September 6 – 12, 2020 marks Suicide Prevention Week this year. Suicide and its prevention are topics that are often considered taboo or brushed under the rug. Though suicide is difficult to talk about, at Reasons we believe it is essential to raise awareness of critical mental health issues. We also know that the link between suicide and eating disorders is real. One in 5 people anorexia deaths are by suicide.

The facts are heartbreaking, but essential to understand. When we know more, we are more capable of helping those in need. In that spirit, we wanted to share a few important facts about suicide, some key signs to watch for, and resources to seek help for those in need.

Know the Facts

Fact 1: Almost 800,000 people die of suicide each year.

Stigma might lead one to believe suicide is an uncommon occurrence, but that notion couldn’t be farther from the truth. Suicide is a significant cause of death throughout the world. In fact, the stigma surrounding suicide hampers our ability to accurately report on its prevalence. If almost 800,000 deaths per year are reported as suicide, imagine how many do not get reported as such due to taboos?

Fact 2: Suicide impacts people of all socioeconomic statuses.

Suicide is often misconceived as an issue that only impacts high income populations. In reality, 79% of suicides occur in low and middle-income countries. At Reasons, we see firsthand the misconceptions associated with mental health issues. Eating disorders are often misunderstood as an issue that only impacts people of high socioeconomic status. Just as eating disorders do not discriminate on the basis of gender, race, or socioeconomic status, suicide can impact all populations.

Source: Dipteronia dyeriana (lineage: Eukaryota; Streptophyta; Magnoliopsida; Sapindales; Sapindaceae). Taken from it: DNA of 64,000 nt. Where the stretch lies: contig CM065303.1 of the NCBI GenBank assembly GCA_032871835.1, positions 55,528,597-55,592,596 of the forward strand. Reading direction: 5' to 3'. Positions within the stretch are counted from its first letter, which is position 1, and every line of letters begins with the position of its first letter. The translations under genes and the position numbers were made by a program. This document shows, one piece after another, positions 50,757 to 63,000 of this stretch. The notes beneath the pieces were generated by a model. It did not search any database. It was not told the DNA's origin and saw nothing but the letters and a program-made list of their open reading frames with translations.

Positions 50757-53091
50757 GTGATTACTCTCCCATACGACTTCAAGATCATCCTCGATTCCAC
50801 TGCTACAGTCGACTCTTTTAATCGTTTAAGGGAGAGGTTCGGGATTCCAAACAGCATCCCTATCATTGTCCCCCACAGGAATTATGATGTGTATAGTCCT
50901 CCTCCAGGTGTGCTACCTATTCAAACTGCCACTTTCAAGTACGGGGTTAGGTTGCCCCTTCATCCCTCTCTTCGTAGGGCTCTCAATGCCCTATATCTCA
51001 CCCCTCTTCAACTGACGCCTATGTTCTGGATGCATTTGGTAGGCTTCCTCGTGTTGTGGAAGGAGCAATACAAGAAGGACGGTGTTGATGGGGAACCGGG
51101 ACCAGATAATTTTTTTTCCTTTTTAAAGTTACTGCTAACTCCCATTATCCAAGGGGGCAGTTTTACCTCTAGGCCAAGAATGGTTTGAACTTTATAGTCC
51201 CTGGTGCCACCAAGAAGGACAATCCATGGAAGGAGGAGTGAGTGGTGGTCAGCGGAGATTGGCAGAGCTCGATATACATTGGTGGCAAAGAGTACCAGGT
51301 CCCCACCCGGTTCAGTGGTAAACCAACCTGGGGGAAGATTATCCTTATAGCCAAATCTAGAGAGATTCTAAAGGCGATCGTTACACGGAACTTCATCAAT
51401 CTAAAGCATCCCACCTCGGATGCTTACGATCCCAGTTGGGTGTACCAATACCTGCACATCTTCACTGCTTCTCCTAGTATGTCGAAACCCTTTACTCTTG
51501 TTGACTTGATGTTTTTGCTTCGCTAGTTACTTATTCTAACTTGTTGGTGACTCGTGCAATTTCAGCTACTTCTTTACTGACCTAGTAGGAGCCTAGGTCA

Fact 3: Suicide is preventable.

Unfortunately, many people have experienced firsthand the grief and shock of losing someone they love to suicide. Even if we know that someone is struggling, we might never imagine that they are considering ending their life. Suicide is preventable when we learn to recognize its signs and reach out to offer help.

Know the Signs

What are the signs to look out for? offers a helpful list of signs of concern, including but not limited to:

  • Talking about wanting to die or suicide
  • Expressing hopelessness or despair
  • Sudden mood changes
  • Talking about being a burden to others
  • Reckless behavior
  • Putting affairs in order
  • Giving away possessions
  • Withdrawal

These are only a few of many warning signs to consider, and signs might appear differently among teenagers versus adults or seniors. If you notice any signs that give you concern, seek out help.

Resources to Help

Approaching a loved one about suicide can feel very daunting. How do you find the right words to ask questions and identify help? Consider getting support from professional resources:

  • The National Suicide Prevention Hotline offers 24/7 support to anyone who is dealing with suicide or suicidal thoughts – personally or through a loved one. Call 1-800-273-TALK (8255) to speak with a counselor at any time.
  • Suicide Prevention Lifeline offers online resources in conjunction with the hotline, educational information, and an online chat feature.
  • American Foundation for Suicide Prevention offers educational resources for people who are processing the loss of a loved one, for people who want to help someone at risk, and for those who want to make an impact in the community.

You are Not Alone

Whether you are struggling or you are concerned about a loved one, know that you are not alone. Call a hotline, talk to a counselor, or explore conversation starter resources. We all can be part of preventing suicide. We are all in this together and every one of us has the power to make a difference.